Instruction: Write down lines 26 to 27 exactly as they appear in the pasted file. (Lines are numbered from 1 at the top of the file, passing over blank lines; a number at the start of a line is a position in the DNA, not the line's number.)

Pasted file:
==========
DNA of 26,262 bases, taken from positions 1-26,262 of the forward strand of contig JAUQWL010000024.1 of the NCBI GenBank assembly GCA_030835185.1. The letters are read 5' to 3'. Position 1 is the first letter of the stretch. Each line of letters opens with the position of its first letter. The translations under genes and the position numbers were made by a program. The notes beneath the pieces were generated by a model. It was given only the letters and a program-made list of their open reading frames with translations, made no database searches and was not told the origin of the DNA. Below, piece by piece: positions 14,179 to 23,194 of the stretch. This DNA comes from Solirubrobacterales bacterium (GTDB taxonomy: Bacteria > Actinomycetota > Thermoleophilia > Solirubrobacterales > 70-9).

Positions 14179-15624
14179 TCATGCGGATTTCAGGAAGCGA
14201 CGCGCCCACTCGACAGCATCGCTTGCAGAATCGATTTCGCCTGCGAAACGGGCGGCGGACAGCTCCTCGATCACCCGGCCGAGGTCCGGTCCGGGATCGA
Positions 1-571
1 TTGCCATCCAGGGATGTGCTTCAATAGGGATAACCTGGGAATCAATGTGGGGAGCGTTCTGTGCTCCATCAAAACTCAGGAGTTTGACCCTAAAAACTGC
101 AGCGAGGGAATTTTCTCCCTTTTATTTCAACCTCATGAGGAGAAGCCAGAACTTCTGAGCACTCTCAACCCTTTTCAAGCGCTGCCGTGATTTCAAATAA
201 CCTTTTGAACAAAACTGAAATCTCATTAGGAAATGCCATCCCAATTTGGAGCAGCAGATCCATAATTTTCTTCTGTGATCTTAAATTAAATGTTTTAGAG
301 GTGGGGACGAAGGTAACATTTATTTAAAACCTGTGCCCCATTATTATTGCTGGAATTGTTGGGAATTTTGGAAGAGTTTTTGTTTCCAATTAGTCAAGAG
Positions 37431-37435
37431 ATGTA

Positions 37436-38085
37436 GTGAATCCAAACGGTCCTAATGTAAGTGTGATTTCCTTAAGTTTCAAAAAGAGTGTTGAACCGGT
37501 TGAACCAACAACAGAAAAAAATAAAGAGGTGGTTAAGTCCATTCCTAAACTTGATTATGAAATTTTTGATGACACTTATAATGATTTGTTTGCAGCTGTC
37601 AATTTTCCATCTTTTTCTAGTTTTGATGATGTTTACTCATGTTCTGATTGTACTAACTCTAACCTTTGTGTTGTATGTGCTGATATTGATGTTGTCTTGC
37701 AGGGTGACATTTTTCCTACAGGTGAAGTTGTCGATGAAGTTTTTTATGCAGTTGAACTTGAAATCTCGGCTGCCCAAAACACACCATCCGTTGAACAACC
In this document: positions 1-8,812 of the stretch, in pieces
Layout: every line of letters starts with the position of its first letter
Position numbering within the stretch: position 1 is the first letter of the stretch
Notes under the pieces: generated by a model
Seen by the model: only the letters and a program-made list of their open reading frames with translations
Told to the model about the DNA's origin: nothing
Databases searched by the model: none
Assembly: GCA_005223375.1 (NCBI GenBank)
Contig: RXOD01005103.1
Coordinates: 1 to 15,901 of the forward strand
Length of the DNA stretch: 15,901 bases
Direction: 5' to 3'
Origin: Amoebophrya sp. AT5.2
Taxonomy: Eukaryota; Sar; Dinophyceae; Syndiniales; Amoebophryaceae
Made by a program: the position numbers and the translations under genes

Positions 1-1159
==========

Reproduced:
Coordinates: 1 to 15,901 of the forward strand
Length of the DNA stretch: 15,901 bases